Tag Archives: Lindt Speciality Cooking Chocolate

Duck Liver Parfait, Gingerbread Crumbs and Chocolate Foam

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I’m a sucker for a pate, so this duck liver parfait was calling to me the first time I ever looked through “In The Mix”.  I’ve had half an eye open for duck livers since then, but haven’t seen any.  The poultry shop at our local market could get me some in – but I thought a 2 kilo bag was a bit excessive, I mean – I love pate, but 2 kilos?!?  I ended up at the Queen Victoria Market, where the lovely folk at Nifra Poultry helped me out.  Believe it or not, the parking for an hour cost me more than the duck livers – they were under $3 for 300 grams!

Every time I go to the Queen Victoria Market I ask myself why I don’t go there more often, and I’ve now made a commitment to myself that I will.  The produce is second to none.  If you do what I did, and go just before closing on Saturday afternoon, the bargains in the meat/poultry/seafood section are amazing, and everything looks just so fresh and lovely.  I’m so lucky to have it on my doorstep, I just need to get there more.

This is not a difficult recipe at all – it takes some time, including parfait cooling and chocolate foam chilling, but there are no difficult elements as such.  That’s one of the things I love about my thermomix – most of it is hands free cooking – so even if something takes an hour to do – you can go outside, do the washing, play with the kids, do some work or whatever, because you don’t need to stand over a saucepan stirring or watching.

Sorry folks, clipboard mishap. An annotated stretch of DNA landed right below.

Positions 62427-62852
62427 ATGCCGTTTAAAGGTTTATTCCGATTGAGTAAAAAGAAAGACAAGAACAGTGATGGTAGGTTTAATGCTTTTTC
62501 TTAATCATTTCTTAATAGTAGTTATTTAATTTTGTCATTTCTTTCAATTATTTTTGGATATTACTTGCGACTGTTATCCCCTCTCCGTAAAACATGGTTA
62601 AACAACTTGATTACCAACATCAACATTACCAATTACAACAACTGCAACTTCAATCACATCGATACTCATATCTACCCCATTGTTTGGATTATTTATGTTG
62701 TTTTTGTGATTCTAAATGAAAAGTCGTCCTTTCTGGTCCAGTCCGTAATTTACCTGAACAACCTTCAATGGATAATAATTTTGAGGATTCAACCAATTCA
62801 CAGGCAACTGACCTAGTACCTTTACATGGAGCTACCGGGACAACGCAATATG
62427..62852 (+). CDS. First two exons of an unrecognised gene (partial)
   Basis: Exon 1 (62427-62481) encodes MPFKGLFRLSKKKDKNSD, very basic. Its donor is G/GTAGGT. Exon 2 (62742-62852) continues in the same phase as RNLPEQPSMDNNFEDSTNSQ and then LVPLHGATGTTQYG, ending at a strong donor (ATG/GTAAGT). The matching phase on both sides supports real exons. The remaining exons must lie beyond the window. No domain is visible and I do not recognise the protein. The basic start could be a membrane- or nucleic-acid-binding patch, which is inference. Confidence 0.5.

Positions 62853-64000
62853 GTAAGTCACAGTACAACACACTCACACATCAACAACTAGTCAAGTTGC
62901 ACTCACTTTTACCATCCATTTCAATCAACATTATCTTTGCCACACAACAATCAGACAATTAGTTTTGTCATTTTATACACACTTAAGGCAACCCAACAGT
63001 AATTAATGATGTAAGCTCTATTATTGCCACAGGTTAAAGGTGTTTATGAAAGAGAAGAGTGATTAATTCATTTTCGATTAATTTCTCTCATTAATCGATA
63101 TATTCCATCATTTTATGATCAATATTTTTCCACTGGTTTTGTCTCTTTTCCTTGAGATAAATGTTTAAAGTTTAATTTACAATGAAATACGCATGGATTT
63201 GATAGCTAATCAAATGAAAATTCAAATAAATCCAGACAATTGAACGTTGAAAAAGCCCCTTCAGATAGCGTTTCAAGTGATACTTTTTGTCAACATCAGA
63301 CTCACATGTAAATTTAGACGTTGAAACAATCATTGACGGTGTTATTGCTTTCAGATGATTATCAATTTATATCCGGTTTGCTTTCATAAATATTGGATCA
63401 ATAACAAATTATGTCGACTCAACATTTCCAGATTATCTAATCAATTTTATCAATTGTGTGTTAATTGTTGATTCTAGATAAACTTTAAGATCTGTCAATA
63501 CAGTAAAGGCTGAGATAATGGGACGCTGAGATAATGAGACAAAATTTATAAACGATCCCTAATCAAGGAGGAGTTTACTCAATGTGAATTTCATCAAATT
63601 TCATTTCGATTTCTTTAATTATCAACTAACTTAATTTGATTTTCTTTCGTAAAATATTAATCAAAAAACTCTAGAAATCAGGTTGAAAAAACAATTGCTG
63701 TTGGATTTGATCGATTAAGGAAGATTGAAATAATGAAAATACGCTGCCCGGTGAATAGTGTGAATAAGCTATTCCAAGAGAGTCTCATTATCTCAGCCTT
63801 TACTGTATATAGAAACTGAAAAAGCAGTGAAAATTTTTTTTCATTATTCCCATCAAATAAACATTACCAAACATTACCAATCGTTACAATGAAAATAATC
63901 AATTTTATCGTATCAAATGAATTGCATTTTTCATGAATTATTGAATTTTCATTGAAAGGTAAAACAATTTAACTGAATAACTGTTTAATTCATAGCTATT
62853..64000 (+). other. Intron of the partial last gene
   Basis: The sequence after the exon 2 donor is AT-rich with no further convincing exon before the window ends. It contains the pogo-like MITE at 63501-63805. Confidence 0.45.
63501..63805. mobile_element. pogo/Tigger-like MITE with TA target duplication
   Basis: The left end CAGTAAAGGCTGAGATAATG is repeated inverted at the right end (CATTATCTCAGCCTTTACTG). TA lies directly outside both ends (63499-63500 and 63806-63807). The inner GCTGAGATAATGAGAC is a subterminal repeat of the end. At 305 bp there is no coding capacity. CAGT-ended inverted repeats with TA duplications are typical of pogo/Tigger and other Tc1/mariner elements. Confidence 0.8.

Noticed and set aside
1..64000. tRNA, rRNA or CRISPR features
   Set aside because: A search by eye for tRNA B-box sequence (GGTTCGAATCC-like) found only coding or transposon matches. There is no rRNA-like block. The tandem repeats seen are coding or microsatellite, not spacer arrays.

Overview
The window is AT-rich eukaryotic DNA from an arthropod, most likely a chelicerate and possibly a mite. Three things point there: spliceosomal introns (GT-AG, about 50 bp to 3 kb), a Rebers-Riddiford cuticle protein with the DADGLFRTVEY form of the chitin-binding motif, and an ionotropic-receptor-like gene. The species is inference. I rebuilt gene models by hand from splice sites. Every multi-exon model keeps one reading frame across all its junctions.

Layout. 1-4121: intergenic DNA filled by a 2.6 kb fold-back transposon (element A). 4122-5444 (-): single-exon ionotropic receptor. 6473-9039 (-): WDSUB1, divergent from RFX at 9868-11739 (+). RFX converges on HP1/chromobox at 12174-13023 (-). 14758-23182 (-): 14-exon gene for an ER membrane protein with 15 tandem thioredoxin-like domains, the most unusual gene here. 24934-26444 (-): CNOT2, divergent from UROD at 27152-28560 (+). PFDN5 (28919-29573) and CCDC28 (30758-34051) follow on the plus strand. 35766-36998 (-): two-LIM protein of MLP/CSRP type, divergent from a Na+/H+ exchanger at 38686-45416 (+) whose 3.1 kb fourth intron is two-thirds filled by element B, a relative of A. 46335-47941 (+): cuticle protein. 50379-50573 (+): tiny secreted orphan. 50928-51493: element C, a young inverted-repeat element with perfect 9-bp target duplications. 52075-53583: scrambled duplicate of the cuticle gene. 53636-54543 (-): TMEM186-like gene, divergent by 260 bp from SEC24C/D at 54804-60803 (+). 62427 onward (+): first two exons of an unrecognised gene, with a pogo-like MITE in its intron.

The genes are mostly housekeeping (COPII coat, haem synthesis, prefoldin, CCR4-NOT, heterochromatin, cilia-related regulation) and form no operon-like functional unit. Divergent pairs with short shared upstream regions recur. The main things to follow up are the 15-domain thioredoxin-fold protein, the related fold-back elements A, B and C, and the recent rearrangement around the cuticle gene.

The Parfait

The parfait is as easy as can be.  I’m not sure if I failed the butter clarification part though.  I used Western Star butter this time, as I had it in the fridge, and I am generally a home brand girl for butter.  I drained it through a fresh, damp kitchen cloth, but it didn’t do much in the way of trapping the solids.  It sat on the bench for a while as I did the onions, garlic, and the reduction, and I noticed as I was pouring it in that there was some thicker yellowy-white stuff at the bottom…so I’m not sure if that was what the kitchen cloth was supposed to capture, or just the process of butter solidifying.

You need to make sure you prepare the duck livers really well.  I bought extra duck liver from Nifra Poultry, by 50 grams. Next time I’ll do it by 100 grams. as there are always bits of sinew and gristly bits in the livers, so I chopped them all out, as I didn’t want any of the in my lovely parfait.

I used a pretty decent port (against someone’s wishes ;-)) but I’m a firm believer in using the best you can get for wines in cooking…if you wouldn’t drink it, then you shouldn’t cook with it!

I used a cereal bowl to pour the parfait into, and used the soup bowl as the bain marie container.  There was a little more parfait that would fit in the bowl, but not so much as I was worried about not using it.  I propped up the bain marie with egg rings, so it wouldn’t cover the holes of the varoma.  Lucky I made those crumpets last week, or I would have completely forgotten about egg rings – and they were great to use for this.

This makes a huge amount of parfait – I served this to 5 adults and there was plenty left over.

The Gingerbread Crumb

Oh, this smells gorgeous! So gingery – it makes me remember Christmases in Europe. I think I should have kept it in the oven a little longer though – it looked cooked on top, but once I cut it in half, the inside was still quite moist.  I kept the crumb in the oven a little longer than suggested, just to dry it out a little more.  Be warned – 5 grams of ginger is quite a lot – the spice jar I had of it was only 25 grams in total, so you’ll have to shake it out for a while, but I assume that’s what makes it smell so beautiful.  (And taste so beautiful too – you only need half the gingerbread for the crumb, so the other half makes a nice little treat to nibble on).